Beck noted that Burnaby has one of the highest poverty rates for seniors in the province, meaning many people might not be able to afford their own fans or air conditioners—something that may have contributed to the high death toll last year, when the heat came on relatively suddenly.

While other tools like cooling centres will be available to the community this summer, seniors who live alone, who are most at risk to health impacts from heat, may not have transportation to get there.

“You’re dealing with seniors who are quite vulnerable, who don’t have a lot of resources,” she said.

The reality of climate change

Julian, meanwhile, pointed out that many of the low-rise apartment buildings—often the homes of people affected by the housing affordability crisis—are simply not built to weather extreme heat.

“The reality is that much of the housing in New Westminster and Burnaby is housing—particularly in older apartments—that is not air conditioned. And as a result, these people are more vulnerable,” he told the Beacon.

“So we have a housing crisis—a housing affordability crisis that leads people to take more affordable housing in these low-rise apartments that don’t have air conditioning. That’s where the vulnerable population resides.”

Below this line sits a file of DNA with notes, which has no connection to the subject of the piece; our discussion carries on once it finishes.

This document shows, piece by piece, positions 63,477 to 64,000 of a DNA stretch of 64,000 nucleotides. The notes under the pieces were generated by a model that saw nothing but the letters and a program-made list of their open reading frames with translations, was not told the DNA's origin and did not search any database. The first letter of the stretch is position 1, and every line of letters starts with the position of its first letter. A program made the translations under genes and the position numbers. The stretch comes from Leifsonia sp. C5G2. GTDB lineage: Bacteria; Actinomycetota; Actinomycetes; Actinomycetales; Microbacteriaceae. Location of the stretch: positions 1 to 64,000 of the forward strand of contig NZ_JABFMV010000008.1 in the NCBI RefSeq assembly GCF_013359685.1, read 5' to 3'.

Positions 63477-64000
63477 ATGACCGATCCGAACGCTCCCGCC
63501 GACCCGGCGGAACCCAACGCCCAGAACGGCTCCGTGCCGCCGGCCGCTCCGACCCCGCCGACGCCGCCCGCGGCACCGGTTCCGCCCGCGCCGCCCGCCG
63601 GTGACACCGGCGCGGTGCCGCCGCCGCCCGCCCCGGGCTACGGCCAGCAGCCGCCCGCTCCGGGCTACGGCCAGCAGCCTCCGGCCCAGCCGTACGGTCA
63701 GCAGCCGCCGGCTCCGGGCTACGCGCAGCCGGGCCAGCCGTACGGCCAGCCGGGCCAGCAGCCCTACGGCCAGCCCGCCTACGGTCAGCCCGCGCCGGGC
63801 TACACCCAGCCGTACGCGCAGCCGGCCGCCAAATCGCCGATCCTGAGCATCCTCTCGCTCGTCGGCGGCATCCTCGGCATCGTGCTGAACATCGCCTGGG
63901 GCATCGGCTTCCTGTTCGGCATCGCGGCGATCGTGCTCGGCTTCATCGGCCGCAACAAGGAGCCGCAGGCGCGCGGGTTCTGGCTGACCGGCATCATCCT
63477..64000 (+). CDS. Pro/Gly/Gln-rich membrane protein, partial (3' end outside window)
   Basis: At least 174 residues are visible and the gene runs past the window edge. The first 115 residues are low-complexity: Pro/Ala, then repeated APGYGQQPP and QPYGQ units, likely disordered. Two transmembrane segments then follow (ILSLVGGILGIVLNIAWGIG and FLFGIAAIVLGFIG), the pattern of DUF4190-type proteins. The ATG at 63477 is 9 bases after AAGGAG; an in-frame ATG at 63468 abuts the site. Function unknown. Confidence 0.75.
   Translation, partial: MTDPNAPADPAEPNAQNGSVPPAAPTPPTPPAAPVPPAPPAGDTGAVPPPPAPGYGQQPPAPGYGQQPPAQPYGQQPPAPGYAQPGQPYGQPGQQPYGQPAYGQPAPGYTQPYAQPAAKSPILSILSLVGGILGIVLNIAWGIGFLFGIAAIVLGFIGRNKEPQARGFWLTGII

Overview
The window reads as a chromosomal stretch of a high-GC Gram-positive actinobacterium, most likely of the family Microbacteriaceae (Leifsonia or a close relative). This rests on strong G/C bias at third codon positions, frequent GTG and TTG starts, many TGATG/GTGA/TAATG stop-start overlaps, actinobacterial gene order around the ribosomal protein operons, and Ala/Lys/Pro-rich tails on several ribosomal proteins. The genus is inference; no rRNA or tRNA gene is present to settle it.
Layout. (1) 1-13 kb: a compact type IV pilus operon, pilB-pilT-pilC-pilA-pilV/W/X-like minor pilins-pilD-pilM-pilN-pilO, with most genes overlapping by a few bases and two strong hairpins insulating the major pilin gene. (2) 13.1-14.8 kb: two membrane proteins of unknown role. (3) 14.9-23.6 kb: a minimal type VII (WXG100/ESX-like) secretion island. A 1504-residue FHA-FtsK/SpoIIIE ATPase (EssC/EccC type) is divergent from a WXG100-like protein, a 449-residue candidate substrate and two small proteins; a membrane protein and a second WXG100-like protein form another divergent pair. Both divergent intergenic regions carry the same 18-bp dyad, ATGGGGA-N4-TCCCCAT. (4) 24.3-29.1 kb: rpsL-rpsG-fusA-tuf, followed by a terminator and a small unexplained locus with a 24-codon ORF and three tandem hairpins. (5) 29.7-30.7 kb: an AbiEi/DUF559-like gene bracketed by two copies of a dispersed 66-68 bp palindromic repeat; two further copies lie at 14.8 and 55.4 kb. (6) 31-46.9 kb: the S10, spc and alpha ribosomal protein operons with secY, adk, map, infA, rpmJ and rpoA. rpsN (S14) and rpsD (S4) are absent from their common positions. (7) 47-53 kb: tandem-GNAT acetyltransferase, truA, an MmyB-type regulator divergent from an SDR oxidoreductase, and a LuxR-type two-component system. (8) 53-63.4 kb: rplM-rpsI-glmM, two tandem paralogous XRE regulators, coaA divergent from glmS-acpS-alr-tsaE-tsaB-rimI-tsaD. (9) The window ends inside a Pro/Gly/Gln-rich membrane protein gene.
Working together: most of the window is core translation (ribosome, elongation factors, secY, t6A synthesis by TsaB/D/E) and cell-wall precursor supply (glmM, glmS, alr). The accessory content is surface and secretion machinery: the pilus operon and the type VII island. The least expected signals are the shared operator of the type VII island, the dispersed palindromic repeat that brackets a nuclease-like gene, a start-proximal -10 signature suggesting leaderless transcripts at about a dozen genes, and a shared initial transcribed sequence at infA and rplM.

Julian said there’s a whole host of things British Columbians can do to keep their older neighbours safe, including donating fans and air conditioners, checking on those in your community, and utilizing cooling centres.

But even with the cold, rainy spring we’ve been having so far this year, Julian said the reality of climate change means we must be prepared for the possibility of another heat wave.

“It wasn’t expected last year, it was a surprise to all of us. We’ve just seen an extreme weather event in India. … So we cannot count, with climate change, on a normal summer. And this is why it’s so important,” he said.

“We stepped up together to try to make sure that seniors have the wherewithal, if and when the next crisis hits, and there’s no excluding that we could be facing another heat dome this summer.”

Julian noted that in “the appalling carnage” of the heat dome, the healthcare system was completely overloaded, and he said it’s entirely possible that a similar event could happen again.

Scientists have been clear that the heat waves BC experienced last summer, along with other extreme weather events witnessed here and around the world, are a direct result of climate change and will become more and more frequent.

If that thought makes you feel nervous or anxious, you’re not alone.

And Julian called climate anxiety a “healthy reaction” to what’s going on around us.

“There’s reason to be [anxious]. We had the heat dome, we had atmospheric rivers in the fall that were devastating to large parts of our province, there was loss of life, we saw massive flooded areas, the Lower Mainland was cut off from the rest of Canada for weeks,” he said.

“There are valid reasons to be concerned. And this is why we have to take action on climate change. We’re seeing worldwide events that are having catastrophic impacts.”

The Fans for Seniors Campaign is taking donations of fans, air coolers, and spray bottles at Burnaby Neighbourhood House, along with Julian’s constituency office #110-888 Carnarvon St in New Westminster and Anne Kang’s constituency office at #105-6411 Nelson Ave in Burnaby.

Srushti Gangdev

Reporter at Burnaby Beacon